The Washington Post ran an interesting story this morning (here) about the surprising absence of any boost for climate legislation stemming from the BP oil spill. The story notes that, in the past, major environmental catastrophes have led to significant legislative action (e.g., the Santa Barbara oil spill led directly to the enactment in 1972 of the Clean Water Act). The article surmises that the poor state of the economy might be partly to blame.
In any case, time is running out for the Senate to pass climate change legislation before the November mid-term elections. After those elections, enacting even semi-serious climate legislation is likely to be much, much tougher, with Republicans expected to pick up a substantial number of seats in both houses of Congress. If climate legislation is not enacted this summer, then I would expect to see any real movement until after the 2012 presidential elections (and not then if Obama fails to win reelection).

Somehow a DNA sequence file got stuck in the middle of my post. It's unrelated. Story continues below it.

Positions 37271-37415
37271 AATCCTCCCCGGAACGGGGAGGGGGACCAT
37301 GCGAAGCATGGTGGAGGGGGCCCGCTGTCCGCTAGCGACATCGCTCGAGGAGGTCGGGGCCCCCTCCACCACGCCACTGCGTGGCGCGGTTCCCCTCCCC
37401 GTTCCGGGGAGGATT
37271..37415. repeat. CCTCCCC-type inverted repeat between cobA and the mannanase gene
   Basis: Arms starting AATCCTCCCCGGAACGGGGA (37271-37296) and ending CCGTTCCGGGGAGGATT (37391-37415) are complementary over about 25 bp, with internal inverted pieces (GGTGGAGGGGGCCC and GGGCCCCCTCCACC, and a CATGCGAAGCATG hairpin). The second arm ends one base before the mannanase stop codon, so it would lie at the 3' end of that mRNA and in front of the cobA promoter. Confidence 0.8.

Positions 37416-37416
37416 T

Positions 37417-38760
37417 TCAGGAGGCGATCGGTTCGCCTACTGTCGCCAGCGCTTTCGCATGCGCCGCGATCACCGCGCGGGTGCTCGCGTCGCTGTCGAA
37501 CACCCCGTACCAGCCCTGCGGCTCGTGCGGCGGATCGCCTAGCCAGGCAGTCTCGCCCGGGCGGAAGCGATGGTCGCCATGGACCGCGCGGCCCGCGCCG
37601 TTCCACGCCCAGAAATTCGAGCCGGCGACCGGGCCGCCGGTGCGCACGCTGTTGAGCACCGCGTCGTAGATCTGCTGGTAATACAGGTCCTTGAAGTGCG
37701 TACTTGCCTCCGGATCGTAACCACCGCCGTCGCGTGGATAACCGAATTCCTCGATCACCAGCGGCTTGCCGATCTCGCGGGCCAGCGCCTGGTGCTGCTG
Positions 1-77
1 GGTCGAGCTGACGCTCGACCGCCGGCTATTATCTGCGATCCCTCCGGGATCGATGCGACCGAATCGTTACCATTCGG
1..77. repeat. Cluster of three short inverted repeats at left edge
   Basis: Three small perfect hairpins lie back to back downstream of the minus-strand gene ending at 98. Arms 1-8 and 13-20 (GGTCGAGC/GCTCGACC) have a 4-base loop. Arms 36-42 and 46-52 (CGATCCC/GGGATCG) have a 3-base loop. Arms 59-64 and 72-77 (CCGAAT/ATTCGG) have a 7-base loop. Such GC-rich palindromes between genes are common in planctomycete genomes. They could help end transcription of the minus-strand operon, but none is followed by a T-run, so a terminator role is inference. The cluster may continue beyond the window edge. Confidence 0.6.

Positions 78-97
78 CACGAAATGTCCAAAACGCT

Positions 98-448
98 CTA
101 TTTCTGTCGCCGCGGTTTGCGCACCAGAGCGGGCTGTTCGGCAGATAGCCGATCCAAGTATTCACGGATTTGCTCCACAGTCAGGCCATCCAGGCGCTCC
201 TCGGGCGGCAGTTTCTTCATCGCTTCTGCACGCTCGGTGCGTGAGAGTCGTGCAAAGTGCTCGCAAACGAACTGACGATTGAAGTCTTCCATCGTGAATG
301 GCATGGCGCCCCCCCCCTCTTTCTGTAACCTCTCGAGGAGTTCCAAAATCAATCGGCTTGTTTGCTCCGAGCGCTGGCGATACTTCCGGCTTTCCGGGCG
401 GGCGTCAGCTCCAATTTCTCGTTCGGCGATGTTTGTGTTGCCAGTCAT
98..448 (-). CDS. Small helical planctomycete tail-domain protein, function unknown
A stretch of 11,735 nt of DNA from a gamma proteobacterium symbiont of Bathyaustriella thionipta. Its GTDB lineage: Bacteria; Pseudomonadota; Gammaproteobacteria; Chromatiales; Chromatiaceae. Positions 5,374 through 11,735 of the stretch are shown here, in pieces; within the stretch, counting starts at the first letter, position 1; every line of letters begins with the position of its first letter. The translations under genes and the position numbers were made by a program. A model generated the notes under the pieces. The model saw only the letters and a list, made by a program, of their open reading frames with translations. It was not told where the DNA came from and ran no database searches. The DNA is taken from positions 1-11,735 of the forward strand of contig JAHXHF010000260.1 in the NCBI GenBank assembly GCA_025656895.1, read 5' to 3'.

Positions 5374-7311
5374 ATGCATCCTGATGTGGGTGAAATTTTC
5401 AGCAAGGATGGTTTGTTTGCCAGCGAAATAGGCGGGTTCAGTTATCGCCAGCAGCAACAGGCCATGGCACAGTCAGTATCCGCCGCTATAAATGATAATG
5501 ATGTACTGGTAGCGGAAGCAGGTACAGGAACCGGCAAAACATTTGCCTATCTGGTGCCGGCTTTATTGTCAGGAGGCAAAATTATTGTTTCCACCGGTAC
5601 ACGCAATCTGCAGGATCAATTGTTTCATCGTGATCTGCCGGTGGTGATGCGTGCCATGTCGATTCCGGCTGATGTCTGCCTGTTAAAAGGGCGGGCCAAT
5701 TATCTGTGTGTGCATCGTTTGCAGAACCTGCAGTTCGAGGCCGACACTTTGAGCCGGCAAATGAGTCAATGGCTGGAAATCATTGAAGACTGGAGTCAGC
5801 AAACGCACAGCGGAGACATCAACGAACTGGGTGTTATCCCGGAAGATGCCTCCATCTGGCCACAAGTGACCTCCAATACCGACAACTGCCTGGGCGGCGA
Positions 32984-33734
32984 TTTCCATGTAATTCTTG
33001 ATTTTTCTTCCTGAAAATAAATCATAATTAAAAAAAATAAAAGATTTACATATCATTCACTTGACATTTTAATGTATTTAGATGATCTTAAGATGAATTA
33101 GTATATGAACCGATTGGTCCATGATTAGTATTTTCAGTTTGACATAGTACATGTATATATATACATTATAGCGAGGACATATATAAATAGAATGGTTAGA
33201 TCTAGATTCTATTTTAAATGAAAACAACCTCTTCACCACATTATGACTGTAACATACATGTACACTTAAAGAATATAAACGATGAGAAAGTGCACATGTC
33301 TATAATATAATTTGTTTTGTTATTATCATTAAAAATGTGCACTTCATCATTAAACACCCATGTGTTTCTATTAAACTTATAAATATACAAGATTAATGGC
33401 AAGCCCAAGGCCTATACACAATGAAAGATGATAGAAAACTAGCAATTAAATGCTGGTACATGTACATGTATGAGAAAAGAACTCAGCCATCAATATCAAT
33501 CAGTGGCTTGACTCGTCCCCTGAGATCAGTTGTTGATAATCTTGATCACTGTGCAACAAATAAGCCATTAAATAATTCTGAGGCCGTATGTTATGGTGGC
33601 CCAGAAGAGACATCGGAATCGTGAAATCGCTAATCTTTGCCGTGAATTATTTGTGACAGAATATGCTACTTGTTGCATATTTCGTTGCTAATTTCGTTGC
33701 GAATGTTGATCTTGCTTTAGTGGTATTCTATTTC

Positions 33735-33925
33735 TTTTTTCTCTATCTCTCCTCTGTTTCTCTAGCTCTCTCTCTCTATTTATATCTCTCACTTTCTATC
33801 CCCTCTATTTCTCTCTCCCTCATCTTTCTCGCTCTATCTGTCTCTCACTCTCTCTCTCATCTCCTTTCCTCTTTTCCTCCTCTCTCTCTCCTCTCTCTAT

Without US legislative action, international efforts to adopt a successor treaty to the Kyoto Protocol before 2012 are probably doomed. The best that can be hoped for would be an extension of the Kyoto Protocol, until such time as the US proves itself to be a serious partner in climate negotiations.